Out on the range we worked on the draw stroke, shot different cadences from different distances, reloads, malfunction drills and a bunch of other things. Many of the drills required the shooter to shoot and THINK at the same time. Tom stressed how important this was and once again, explained all his reasons for teaching what he does. Two drills that we shot stick out above all the rest. The Casino Drill and the 3M drill. The 3M drill is discussed in last months Rangemaster newsletter. Each drill focuses on shooting fast, moving and thinking, but does not allow you to sacrifice accuracy for the sake of speed, if done correctly. 

With the help of my coaches, I identified a couple areas I need to work on to improve my shooting. I’ve never been much of a “ride the reset” shooter. After working on it this past weekend it’s something I’m definitely going to work on since I found I’m noticeably faster when I do it. The other thing I need to work on is distance shooting. Past 15 yards and I start to suck. I don’t do much 25 yards straight up accuracy shooting. That will change. Both test courses have 25 yard shots. And those were the shots I struggled with. My miss on the FBI course was the last shot I fired at 25 yards. 
All in all, I can honestly say this is the best instructor course I’ve ever attended. All the others involved time, but not a lot of effort. This required both. If you are a pistol instructor, whether LEO certified or NRA, do yourself a favor and attend one of Tom’s instructor classes. It’s worth every penny.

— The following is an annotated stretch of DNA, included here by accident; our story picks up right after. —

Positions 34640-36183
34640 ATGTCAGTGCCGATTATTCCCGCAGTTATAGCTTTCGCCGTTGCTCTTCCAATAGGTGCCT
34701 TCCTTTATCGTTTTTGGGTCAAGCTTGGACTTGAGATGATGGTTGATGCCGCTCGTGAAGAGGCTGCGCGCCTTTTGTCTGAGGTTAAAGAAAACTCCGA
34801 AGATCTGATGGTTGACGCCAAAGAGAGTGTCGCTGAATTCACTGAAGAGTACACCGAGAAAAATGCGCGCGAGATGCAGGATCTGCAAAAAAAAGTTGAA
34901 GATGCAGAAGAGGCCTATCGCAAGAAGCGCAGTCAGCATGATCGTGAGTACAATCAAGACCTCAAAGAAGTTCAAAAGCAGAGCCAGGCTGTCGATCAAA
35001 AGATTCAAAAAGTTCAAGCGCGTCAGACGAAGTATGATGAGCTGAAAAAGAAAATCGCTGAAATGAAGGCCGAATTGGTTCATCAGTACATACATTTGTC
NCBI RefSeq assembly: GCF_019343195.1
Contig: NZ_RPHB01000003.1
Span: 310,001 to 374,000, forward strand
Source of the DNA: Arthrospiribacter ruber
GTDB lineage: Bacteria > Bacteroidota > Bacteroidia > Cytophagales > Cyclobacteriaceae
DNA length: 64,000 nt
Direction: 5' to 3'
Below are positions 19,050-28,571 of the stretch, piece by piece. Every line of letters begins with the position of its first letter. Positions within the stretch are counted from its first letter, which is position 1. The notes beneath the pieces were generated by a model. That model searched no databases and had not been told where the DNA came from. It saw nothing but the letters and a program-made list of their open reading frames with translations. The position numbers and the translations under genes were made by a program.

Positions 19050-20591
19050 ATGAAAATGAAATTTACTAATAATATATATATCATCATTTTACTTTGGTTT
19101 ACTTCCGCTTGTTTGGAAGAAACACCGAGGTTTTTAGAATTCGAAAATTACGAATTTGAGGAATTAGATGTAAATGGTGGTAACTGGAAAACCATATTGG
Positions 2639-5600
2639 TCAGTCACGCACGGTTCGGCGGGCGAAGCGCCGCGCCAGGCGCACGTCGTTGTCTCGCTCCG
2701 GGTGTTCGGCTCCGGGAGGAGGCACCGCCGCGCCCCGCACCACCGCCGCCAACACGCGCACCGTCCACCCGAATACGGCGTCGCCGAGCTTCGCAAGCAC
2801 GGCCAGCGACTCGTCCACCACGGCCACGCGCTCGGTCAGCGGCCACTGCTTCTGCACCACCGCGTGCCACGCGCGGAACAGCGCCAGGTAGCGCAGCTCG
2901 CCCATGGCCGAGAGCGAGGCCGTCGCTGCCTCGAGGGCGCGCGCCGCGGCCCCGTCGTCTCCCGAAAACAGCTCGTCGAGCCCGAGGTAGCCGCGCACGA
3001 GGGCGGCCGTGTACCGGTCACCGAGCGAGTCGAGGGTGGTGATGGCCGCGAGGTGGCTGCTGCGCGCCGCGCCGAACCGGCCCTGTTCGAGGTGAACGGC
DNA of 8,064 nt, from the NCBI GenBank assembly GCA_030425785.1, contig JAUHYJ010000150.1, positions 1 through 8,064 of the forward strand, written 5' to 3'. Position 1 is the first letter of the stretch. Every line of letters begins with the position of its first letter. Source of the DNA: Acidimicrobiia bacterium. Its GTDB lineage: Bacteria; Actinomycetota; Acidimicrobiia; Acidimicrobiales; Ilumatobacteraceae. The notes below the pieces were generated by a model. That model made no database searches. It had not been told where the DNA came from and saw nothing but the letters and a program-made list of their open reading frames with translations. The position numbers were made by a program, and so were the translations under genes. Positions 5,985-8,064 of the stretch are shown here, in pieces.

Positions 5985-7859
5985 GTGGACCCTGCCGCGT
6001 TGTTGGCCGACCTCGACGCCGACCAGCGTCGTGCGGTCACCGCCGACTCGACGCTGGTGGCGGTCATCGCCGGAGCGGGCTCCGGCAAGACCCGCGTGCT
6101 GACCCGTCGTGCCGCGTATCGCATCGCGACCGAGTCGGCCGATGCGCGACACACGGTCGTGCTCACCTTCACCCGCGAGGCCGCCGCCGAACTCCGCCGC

For those of you that were wondering, it seemed like there was a wide variety of pistols used in the class. Striker fired pistols seemed to dominate. Glocks of various flavors, M&Ps, at least one VP-9 and one Sig 320. Also present were at least one 1911 of some sort, a CZ P-01, an HK P30 and my Sig 229. Three of us were using a slide mounted red dot. I had an RMR, one of the M&P shooters had a Leupold Deltapoint and one of the Glock shooters had an RMR as well (IIRC). Two of us shot from duty gear, everyone else shot from concealment. There were several fellow members of the AIWB cult in the group. The only gun issues I observed were from bad ammo. Three shooters were having problems (bad primers and squib loads) with Blazer Brass ammo. I decided to shoot my 229/RMR from my duty gear instead of my JMCK AIWB rig. I recently purchased a Blade-Tech duty holster for this combo. While teaching at the local police academy a few days before the class I screwed up several draws doing demos so I decided I needed the practice with this new set up. By the end of the course I was pretty comfortable with the idiosyncrasies of the BT holster. I shot Freedom Munitions 147gr remanufactured ammo and had no problems whatsoever. I shot just under 1K rounds over the three days. I’m still getting back into the swing of things with the red dot milled into the slide. With my eyesight, I’m not sure I would have passed the shooting portion with irons. The RMR definitely helped me on the long range shots.